My registration lady. Credit Chris Drew
And finish I did, in 1:51:49, a full 40 minutes after the winner. I didn't care, as far as I was concerned I'd won. I'd beaten the part of me that was scared and didn't want to do it. My registration lady was waiting again at the finish line with congratulations and my goody bag that contained a lovely medal, pen, granola bar and ever so useful thermos mug. I thanked her profusely but it didn't feel like enough.

I left on a high, but not before congratulating other first timers and people I had seen on the course. Even the battle to get the bike back in the car (it's as if it doesn't want to go home) couldn't diminish my sense of achievement. Doing the duathlon has definitely given me back a bit of confidence. I might do another in the future but cycling certainly isn't my forte or preference.

If you're within hitting distance of Dinton Pastures I recommend it as an event location and Barnes Fitness as event organisers. It felt as though there were almost half as many marshals as entrants, results are available immediately and event photos are free to download from the flickr group. HUGE thanks to Ellie Barnes for another great event. I'm hoping to take part in the aquathlon next year to complete the set.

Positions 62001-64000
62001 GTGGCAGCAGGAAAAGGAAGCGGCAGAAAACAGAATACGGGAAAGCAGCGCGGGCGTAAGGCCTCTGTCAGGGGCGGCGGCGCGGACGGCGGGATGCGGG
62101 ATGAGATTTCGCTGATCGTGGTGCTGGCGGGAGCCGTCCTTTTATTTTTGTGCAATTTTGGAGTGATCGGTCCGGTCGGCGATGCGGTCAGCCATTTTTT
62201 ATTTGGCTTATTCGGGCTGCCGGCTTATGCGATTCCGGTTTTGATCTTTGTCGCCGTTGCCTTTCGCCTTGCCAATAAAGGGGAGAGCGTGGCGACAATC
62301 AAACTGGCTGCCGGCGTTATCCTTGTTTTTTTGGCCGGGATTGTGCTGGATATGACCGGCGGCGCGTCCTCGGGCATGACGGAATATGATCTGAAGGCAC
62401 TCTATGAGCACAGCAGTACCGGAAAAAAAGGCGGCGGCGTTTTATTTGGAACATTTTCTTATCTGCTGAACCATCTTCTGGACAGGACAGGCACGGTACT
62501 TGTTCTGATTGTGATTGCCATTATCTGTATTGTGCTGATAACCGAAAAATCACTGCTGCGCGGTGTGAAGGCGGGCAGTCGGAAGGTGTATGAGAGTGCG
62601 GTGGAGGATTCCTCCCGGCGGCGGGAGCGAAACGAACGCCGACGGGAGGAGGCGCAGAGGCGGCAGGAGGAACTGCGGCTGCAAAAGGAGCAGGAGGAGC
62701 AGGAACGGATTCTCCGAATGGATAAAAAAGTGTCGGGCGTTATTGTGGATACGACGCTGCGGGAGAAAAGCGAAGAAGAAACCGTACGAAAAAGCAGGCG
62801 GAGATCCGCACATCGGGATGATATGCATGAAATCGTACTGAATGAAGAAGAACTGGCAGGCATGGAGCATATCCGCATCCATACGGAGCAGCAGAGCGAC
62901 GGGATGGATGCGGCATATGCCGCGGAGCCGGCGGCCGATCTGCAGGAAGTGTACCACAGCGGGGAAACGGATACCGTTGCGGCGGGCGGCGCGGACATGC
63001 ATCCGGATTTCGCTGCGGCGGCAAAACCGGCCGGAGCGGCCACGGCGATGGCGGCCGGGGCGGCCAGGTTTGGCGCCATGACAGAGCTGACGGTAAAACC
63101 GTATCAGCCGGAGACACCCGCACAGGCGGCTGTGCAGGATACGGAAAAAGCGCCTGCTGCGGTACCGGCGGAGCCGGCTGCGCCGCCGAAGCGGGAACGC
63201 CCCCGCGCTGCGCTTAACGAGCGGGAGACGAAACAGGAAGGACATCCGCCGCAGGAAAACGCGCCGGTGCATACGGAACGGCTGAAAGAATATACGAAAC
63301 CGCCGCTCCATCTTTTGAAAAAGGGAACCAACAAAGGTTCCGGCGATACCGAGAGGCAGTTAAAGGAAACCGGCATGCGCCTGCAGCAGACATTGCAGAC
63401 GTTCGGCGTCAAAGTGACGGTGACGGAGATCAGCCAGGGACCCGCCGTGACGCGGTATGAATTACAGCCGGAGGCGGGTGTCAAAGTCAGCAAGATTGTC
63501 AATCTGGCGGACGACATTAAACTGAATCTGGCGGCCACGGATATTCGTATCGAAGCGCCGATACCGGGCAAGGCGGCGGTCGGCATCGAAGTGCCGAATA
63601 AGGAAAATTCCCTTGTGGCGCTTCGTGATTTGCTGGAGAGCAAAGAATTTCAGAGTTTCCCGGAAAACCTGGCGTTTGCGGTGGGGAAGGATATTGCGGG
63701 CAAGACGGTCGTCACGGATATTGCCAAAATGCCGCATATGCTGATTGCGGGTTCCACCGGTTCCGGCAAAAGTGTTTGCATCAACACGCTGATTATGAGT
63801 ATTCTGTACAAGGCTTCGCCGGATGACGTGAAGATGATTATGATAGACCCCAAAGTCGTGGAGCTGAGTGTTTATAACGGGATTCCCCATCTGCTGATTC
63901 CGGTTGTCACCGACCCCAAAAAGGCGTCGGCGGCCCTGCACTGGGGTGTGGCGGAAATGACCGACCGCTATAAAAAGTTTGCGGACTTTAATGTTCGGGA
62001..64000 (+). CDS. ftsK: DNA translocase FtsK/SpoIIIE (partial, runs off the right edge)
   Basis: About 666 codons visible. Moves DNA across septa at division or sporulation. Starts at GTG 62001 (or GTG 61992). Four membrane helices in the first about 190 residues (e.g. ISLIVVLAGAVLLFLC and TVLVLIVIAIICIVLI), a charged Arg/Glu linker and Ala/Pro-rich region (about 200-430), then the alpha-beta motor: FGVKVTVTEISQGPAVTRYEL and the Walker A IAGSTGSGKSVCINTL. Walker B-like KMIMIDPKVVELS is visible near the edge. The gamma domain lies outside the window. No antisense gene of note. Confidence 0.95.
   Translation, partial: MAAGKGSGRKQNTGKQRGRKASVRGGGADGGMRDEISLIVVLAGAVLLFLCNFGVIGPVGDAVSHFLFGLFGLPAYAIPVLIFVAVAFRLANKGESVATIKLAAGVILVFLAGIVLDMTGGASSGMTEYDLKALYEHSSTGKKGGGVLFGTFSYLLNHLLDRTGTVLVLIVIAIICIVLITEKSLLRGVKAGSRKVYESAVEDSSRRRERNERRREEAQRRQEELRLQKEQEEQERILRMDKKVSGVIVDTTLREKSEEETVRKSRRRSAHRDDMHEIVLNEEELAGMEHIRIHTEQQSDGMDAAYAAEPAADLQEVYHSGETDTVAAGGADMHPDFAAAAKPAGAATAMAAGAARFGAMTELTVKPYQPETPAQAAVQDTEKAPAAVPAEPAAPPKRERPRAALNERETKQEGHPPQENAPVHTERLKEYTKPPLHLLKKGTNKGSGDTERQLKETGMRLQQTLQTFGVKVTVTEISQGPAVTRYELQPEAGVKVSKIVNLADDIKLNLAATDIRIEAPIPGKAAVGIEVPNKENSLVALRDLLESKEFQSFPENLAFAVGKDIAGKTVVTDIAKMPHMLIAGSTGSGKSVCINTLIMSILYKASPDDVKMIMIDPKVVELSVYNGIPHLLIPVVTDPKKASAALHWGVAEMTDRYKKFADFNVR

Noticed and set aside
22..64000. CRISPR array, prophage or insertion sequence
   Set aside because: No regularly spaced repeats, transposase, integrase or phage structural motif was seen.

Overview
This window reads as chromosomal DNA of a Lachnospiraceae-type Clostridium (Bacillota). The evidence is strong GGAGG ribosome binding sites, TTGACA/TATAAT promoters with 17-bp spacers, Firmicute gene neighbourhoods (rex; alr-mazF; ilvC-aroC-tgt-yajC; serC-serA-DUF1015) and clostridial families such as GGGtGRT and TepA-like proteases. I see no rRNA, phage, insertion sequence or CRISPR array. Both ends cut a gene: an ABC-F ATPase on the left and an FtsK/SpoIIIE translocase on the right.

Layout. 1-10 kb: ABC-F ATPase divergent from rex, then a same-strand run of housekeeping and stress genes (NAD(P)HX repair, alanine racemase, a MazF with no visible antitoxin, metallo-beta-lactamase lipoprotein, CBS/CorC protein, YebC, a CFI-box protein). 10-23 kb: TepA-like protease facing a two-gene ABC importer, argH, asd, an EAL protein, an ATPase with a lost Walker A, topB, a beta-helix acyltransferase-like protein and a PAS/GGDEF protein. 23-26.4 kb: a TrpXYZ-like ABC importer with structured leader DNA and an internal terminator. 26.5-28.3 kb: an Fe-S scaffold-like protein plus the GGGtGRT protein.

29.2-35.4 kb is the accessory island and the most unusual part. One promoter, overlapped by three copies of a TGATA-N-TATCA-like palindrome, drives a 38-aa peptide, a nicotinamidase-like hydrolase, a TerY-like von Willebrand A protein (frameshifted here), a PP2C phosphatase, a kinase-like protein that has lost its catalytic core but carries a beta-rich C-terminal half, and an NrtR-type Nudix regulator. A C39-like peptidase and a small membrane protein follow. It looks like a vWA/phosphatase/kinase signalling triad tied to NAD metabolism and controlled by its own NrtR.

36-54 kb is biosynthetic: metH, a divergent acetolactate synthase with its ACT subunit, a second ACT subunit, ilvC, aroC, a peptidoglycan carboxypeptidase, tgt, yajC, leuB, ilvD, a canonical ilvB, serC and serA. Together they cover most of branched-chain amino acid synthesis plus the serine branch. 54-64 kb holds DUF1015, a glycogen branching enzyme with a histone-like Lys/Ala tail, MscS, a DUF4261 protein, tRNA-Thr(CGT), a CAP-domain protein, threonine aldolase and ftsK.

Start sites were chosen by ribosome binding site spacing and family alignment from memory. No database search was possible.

My take away tips:
  • Ask for reassurance if you need it. No one wants you to fail and you will encounter the most wonderful support. 
  • Break down the challenge. You just need to get out of bed, then have breakfast, then get there, then run... etc...
My stats:
R1 29:15
T1 1:07
Bike 52:11
T2 0:41
R2 28:52
Total 1:51:49


  1. Well done! Great medal and you look really strong in the running pic! I'd love to have a go at one of these events!

    1. Thanks :) One of the better race pics, I must say. Definitely give duathlon a go if you get the chance, and smaller the better I reckon - nice and friendly, especially at the end of the season.